TIM PERKIS: PROJECTS
an evolutionary sound process designed by Tim Perkis
First performance at the Exploratorium, San Francisco, July 31, 1994.
Rasamudra explores the possibility of making music by simulating the process of biological evolution. In my recent and current work, I have been using genetic techniques to develop "wild" systems of interaction. The principle is astonishingly simple: one generates a population of random computer programs (written in a special language which limits the damage malformed program can do), and tests them all, chopping up and recombining in a random way the better performers in the population; these new programs are tested in turn, and the process is repeated. Amazingly enough, useful and correct programs emerge quite quickly. This process in effect mimics the process of biological evolution which proceeds through sexual reproduction.
In Rasamudra, the programs each generate a musical phrase; over the course of an afternoon three performers grade each program on how well they like its phrase, as well as indicating one of six emotional states (or rasas) that the phrase suggests to them. Each performer's judgement is sent to the computer/composing system through foot pedals, as well as communicated to the other performers by hand gestures. The resulting piece of music is built using this phrases, which all end up in a certain family resemblance, sorted by rasa.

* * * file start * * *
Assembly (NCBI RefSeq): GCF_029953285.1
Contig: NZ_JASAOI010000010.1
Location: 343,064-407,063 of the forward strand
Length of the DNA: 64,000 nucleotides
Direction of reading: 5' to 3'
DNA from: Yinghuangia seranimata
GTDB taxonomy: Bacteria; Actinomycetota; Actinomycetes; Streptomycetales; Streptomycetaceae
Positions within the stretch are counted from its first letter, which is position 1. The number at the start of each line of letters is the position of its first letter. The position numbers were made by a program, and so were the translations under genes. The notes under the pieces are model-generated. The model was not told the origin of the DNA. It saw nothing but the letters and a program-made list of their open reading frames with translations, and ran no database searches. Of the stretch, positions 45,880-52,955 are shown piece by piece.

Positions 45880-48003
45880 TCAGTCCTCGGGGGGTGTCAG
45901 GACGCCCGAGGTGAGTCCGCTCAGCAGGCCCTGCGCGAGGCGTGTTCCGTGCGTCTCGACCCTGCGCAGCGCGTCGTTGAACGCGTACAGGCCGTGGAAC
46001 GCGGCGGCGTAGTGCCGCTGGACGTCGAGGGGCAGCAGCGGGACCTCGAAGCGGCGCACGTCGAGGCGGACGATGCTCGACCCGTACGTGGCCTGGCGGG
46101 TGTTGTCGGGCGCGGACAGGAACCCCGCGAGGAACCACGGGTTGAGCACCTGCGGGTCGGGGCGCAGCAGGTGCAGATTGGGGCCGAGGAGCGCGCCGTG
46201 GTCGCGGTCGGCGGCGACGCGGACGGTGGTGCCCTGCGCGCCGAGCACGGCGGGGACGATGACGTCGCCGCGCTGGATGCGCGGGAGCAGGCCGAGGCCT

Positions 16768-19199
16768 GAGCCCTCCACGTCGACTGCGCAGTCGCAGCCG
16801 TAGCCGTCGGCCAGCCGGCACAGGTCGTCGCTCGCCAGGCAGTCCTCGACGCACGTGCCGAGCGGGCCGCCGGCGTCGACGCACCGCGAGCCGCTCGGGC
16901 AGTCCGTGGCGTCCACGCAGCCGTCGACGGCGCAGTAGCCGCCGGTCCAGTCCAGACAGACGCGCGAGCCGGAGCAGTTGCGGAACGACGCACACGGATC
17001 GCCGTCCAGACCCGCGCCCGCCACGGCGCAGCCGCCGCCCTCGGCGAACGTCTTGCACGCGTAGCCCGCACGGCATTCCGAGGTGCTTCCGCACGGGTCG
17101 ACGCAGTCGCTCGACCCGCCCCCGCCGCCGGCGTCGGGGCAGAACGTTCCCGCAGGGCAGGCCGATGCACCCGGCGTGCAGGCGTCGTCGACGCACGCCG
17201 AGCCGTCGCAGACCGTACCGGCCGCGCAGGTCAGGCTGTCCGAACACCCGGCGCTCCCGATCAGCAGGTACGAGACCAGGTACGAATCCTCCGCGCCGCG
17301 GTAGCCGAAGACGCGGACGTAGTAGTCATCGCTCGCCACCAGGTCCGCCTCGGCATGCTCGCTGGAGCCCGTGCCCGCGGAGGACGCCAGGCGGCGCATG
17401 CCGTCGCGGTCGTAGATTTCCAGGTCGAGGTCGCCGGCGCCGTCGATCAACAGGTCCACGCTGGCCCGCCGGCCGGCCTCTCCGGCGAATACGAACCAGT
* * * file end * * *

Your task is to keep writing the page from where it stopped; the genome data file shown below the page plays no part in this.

Over the course of the performance, a structure emerges in the music, through the interaction of chance and judgement: likewise, a structure of understanding and consensus emerges among the players, as they develop a language of hand gesture to communicate their perceptions to each other.
Hardware for Rasamudra.
Two performers made judgements and indicated their degree of confidence in the judgement with the analog foot pedals; the third performer pressed a footswitch corresponding to one of the rasas to indicate the group judgement to the computer.
The computer would then assign this "grade" to the currently playing phrase, and generate a new phrase in the same rasa by breeding together randomly selected phrases from the population. Preference in selection as a parent is given to phrases which have high scores within this rasa. Often the new candidates would be similar to the parents and a particular rasa feeling would be perpetuated; other times, the offspring would not be considered by the players to convey the same emotional contour, and they would assign it to a different rasa class.
In this way the music would wander between rasa classes,but often with shading of mood in between: the new phrase may more perfectly express a different mood than the previous one, its parents were selected by their fitness in that previous mood, and the offspring do come to share something of their qualities, even if they predominantly express a different mood. During the course of the performance, these relationships became more pronounced, as the overall population of phrases available are born of a longer process of selection, and come to represent more accurately the assessments of the performers.